Like all the most troublesome dangers, it’s characterised by its allure and temptation. The problem hides in the vast, glittering array of endlessly-tweakable options. Any sound can be altered in infinitesimal, bewildering number of ways, and it’s easy – no, almost obligatory – to get bogged down in honing an individual sound rather than forming an actual song.
Some people can ignore these twinkling distractions, and manage to get on with the task at hand: making simple, blissfully good pop songs.
Aptly named, Junk Culture recycles and re-appropriates familiar sounds, churning them until new noises, sweet and buttery, appear. How else could the appearance of sleigh bells on Weird Teenage Vibes be explained?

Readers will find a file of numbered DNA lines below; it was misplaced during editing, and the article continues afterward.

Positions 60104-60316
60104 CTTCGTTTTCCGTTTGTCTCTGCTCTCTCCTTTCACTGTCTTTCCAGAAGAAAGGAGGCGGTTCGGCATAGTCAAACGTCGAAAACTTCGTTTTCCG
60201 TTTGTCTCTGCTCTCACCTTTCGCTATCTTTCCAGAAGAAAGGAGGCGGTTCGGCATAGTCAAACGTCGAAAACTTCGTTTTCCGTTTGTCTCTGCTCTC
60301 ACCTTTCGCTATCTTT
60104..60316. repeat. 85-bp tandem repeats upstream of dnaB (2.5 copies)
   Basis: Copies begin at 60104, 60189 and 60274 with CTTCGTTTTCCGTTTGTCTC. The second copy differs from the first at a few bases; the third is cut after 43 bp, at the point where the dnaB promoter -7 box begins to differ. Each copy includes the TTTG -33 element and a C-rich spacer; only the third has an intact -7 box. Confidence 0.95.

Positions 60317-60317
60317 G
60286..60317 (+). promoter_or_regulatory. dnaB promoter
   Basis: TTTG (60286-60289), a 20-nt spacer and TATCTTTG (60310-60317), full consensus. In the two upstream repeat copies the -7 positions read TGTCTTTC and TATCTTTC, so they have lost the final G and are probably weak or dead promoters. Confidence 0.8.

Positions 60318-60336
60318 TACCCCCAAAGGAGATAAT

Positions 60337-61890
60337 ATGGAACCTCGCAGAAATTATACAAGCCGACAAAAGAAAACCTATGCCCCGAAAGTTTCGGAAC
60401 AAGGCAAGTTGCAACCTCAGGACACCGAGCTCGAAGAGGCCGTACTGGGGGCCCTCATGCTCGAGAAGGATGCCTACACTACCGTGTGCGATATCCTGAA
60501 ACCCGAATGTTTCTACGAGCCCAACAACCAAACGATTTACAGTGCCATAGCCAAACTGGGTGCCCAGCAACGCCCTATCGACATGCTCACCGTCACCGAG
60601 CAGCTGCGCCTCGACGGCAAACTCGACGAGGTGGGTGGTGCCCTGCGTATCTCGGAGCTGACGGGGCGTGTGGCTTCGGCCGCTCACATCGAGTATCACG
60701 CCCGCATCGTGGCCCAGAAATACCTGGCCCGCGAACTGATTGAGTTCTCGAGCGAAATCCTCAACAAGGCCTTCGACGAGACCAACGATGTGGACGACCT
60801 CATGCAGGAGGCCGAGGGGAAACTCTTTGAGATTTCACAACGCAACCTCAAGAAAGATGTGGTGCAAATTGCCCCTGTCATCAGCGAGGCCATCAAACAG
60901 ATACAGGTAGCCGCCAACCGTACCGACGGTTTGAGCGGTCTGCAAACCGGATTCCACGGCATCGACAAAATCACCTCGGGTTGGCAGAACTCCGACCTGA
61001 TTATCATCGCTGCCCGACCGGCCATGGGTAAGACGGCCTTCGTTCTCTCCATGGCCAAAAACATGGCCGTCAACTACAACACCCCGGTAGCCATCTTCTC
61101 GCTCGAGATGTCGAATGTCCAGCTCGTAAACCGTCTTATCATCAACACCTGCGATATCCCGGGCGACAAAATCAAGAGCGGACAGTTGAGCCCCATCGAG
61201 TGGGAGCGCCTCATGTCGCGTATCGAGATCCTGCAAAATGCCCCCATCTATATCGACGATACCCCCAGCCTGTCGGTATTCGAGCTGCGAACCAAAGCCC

This is a song of deceptive weight. It sounds dense, wide, multi-faceted – and its only as the song is ending do we realise that, in fact, Weird Teenage Vibes is as slight as can be. As a lesson in how a deftly-applied smattering of synths, clicks (and those jangling bells) are all you really need not only to make a song, but really flesh one out, it’s an eye-opener.
Junk Culture is a man of either iron will, bravely ignoring the welter of knob-twiddling options available to him, or simply doesn’t know about them. I imagine the former is true, but it doesn’t really matter. The point is that here is a man who can make a song out of the flimsiest of materials and make it shine.